Keller craned his neck to see the monitor. A picture of Donna swam up on the big color screen of the monitor. The fidelity of the colors was perfect. There was her rich, dark hair, there the soft, white skin, there the brown of her eyes, the red of her mouth.
    "All right," Hughes said, "that's fine. Hold that shot." He walkeD out in front of the silent, steady color camera and spoke to Donna. "Minute ago, I told you that you were makin' problems, honey, remember?"
    Donna nodded her head, still blinking in the blinding light.
    "Now you see that monitor there. A little make-up, a costume, that's the general idea of how you look on this show this week. That's how you look all over the country. Now sing."
    Donna was perplexed. "What?"
    "I said sing, Baby. You know how, sing!"
    Nervously, Donna opened her mouth. The voice came out in a mingle of fear and uncertainty as her words echoed lightly in the gigantic Hall, sounding hollow without the accompaniment of an orchestra.
    "You got the idea?" Hughes said. Donna faltered, stopped. Hughes fluttered his hand at her. "Keep singing, honey, don't stop. But keep listening to me..."
    Donna picked up the tune again. Hughes leered at her, not paying attention, to the sound of her voice, but rather where the voice came from. "Remember I told you I had it all planned? Had everything all planned? But now you're talking about making changes on me, aren't you? And that makes problems. Keep watching your self on that monitor."
    He turned his back to the color camera. "Now I'm gonna show you the problems you make if things get changed around. That's you, on the monitor there, that's you on my show. But if we start having changes, here's what happens. Here's my problem."
    Hughes raised his right hand. Deliberately, he placed his palm over the lens of the camera. On the monitor, where--a moment before--Donna's image had been, there was sudden darkness. Donna stopped singing.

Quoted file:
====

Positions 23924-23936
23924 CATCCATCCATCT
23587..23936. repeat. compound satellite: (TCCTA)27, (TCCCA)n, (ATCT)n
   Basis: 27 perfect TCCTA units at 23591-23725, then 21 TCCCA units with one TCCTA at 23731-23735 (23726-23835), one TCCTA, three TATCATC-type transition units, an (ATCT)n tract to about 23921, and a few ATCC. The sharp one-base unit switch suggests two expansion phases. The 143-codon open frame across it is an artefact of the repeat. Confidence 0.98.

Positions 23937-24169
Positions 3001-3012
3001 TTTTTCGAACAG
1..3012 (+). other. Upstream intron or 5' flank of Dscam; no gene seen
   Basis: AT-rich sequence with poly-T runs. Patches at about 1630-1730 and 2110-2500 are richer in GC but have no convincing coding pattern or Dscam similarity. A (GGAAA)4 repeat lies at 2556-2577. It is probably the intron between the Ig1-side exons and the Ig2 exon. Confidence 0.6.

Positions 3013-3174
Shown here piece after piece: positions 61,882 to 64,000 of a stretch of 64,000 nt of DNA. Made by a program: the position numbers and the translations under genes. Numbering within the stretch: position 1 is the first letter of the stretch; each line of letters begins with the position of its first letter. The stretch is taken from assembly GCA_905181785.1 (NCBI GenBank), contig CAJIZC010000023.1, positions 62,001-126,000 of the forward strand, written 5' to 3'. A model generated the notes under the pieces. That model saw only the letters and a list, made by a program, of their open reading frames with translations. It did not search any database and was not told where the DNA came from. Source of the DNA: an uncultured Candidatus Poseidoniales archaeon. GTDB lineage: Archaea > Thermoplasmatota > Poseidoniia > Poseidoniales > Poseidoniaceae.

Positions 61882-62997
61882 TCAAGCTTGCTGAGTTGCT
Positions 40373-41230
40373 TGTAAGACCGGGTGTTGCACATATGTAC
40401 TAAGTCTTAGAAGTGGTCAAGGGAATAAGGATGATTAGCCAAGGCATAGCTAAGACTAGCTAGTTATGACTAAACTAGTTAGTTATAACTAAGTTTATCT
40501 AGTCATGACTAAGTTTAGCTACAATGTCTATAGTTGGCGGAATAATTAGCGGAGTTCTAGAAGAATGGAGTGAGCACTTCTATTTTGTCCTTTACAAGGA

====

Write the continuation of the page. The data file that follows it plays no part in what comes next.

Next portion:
"And that's my problems," Hughes said. "All of a sudden there's nothing there. And I have to find something else to fill up that nothing for the show. See what I mean?"
    Donna swung her eyes slowly back to him, then to the monitor, then to him. She saw how he was mentally undressing her. So was half the production crew. It wasn't her voice at all that interested them.
    "Now, honey," Hughes said, "would you us step aside? I've got this work to do.'' Woodenly, Donna walked out of the circle of light, over to where Keller was standing. She looked up at him. "I thought you were wrong," she said, "I really did."
    "I'm sorry," Keller said. "It's like that sometimes, Donna. But not all the time."
    She turned around and walked toward the square metal-plated door through which they'd entered the hall. Keller followed her.
    "Listen," he said to her when they were outside, ''tomorrow night we'll go out and do things up, small-scale, okay? Dinner, show, that bit?"
    Donna sounded tired. "Give me a ring later. Call me. I'm going home now."
    Keller wanted to go with her, but knew better "I'll give you a ring," he said and pressed her arm.
    Keller shook his head, wanting to do something knowing nothing to do. Later, perhaps, when the humiliation was behind her, when the disappointment was gone, maybe then he could .
    Donna had stopped in the middle of the sidewalk. And then she turned and her shoulders straightened. She began to walk back towards him, and now her legs swung out and she walked with purpose, briskly.
    Keller looked into her face as she neared him. Her mouth was a tight line.
    And suddenly he understood. She was about to march back in there and start chewing out Teddy Hughes!
    He had to smile. And, of course, he had to stop her. She'd only make a fool of herself Hughes would laugh in her face.
    Now she was in front of him. "Don't try to, stop me," she said.
    Keller couldn't help laughing at the determination in her voice. "Come on, honey. What for? You'll be better off throwing dishes at the wall at home. Let it go. It was a cheap education. Forget about it."
    She looked at him steadily, unsmiling.
    "Don," he said, "what can you do--brain him with the mike boom? Come on. Honey, I know how you feel, but--well, let it go for now. Listen, I was thinking, tomorrow night, we can go on over..."
    "No," she cut in, "not tomorrow night. I'm busy tomorrow night."
    "I told you about it,'' she said evenly. "There's this date with Teddy Hughes, remember? I cant talk now, darling. I'm already late for rehearsal. Call me in a couple of days?"
    And she brushed past Keller, tugged on the door to the rehearsal hall and disappeared into the light inside.